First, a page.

In this week’s episode of Open Sources Guelph, we’ll look at four of the big news stories of the week, some of them complex and some of them straightforward; some of them sad, and some of them more than slightly amusing. Along the way, we’ll try to add our distinctive blend of wit and insight. Continue reading
Tag Archives: Charlie Hebdo
In the wake of last week’s attack on Charlie Hebdo, many have had their faith in a free press renewed, once again seeing and understanding its value. The media gets beat up a lot, and sometimes it’s justifiable, but the existence of a free press is essential to democracy. As Thomas Jefferson once said, in one of his many Bartlett’s contributions to the topic of press freedom, “Our liberty depends on the freedom of the press, and that cannot be limited without being lost.”
Prime Minister Stephen Harper wasn’t quite that florid last week when he spoke about the Charlie Hebdo attack at a media event in Vancouver, but clearly in the wake of the tragedy, he and Jefferson were of one mind. “When a trio of hooded men struck at some of our most cherished democratic principles, freedom of expression, freedom of the press, they assaulted democracy everywhere,” Harper said.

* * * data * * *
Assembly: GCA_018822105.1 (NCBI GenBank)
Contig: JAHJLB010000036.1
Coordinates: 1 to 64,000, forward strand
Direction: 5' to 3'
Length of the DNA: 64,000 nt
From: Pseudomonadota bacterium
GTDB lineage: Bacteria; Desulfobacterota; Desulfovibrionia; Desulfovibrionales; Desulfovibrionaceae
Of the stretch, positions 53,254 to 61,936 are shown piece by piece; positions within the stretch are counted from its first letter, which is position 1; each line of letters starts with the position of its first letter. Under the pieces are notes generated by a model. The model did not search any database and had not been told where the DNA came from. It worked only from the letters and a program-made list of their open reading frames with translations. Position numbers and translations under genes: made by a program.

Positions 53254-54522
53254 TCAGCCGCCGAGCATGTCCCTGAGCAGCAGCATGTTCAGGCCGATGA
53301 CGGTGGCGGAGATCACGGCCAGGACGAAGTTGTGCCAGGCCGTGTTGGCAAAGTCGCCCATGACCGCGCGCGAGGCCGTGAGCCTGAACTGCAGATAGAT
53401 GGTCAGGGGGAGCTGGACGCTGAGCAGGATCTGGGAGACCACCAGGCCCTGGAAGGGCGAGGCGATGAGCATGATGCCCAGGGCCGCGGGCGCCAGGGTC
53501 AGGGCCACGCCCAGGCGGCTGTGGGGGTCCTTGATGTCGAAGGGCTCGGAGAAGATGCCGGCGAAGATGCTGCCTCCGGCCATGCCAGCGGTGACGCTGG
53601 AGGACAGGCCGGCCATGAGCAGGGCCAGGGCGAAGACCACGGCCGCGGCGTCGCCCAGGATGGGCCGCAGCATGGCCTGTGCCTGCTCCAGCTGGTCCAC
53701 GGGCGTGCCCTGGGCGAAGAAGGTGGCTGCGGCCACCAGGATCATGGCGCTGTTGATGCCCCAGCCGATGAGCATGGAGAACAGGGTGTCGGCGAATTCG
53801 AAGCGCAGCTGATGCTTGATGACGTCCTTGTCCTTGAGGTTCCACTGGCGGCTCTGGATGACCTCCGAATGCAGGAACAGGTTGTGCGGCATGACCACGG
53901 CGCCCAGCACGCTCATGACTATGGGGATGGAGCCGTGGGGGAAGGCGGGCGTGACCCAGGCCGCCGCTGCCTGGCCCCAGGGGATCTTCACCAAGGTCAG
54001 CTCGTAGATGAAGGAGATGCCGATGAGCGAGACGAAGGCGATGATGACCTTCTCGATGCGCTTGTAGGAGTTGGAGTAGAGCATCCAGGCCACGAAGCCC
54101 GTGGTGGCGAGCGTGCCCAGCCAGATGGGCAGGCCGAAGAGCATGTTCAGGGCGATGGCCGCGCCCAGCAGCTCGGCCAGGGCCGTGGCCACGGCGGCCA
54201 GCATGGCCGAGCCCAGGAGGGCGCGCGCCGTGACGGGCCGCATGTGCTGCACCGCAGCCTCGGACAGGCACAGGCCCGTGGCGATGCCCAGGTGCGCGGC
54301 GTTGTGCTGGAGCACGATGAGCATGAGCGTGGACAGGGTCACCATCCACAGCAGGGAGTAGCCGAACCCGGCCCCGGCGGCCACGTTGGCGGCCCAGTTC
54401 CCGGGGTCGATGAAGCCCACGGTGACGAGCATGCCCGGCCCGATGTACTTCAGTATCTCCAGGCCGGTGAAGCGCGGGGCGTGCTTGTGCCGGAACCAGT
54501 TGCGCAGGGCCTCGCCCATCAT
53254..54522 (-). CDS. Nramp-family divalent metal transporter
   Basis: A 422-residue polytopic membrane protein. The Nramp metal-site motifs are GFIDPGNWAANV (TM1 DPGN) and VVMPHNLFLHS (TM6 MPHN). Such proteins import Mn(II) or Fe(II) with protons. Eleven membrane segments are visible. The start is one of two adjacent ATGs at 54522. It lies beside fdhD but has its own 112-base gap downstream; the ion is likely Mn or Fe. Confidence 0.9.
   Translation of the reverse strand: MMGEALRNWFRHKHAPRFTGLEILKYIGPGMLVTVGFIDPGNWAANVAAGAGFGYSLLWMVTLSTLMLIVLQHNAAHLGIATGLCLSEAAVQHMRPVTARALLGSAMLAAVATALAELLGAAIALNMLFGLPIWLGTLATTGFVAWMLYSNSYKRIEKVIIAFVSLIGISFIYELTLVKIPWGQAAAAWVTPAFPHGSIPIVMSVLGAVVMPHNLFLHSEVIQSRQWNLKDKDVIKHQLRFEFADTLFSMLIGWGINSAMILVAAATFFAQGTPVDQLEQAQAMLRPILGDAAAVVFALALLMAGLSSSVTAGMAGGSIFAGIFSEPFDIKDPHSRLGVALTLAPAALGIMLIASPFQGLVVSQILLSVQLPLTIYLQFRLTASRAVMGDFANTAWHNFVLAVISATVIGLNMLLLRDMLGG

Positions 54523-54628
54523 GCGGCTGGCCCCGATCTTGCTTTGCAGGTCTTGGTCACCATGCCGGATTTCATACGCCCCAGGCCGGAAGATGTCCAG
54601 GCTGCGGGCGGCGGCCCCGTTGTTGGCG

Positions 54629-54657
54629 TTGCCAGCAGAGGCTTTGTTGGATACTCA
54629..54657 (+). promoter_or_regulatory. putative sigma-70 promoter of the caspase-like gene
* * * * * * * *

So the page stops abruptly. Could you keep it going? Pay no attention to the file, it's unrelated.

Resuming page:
I agree with Mr. Harper, which is a rarity. But here’s the thing: Harper doesn’t agree with Harper. Does a man who tightly controls the message of his government to the point of stopping scientists from talking about science without written permission sound like a man who cherishes freedom of expression? Is a prime minister whose cabinet is full of people who actively avoid reporters and debates on the campaign trail a person that believes in freedom of the press? Continue reading
The first episode of Open Sources Guelph will be jammed packed as a very busy week in news brings us many stories and many points of discussion. From more religious violence in France to the fall of a cultural icon, this inaugural edition of Open Sources will aim to cover all the angles and offer some sharp commentary on the biggest stories of the weeks. Continue reading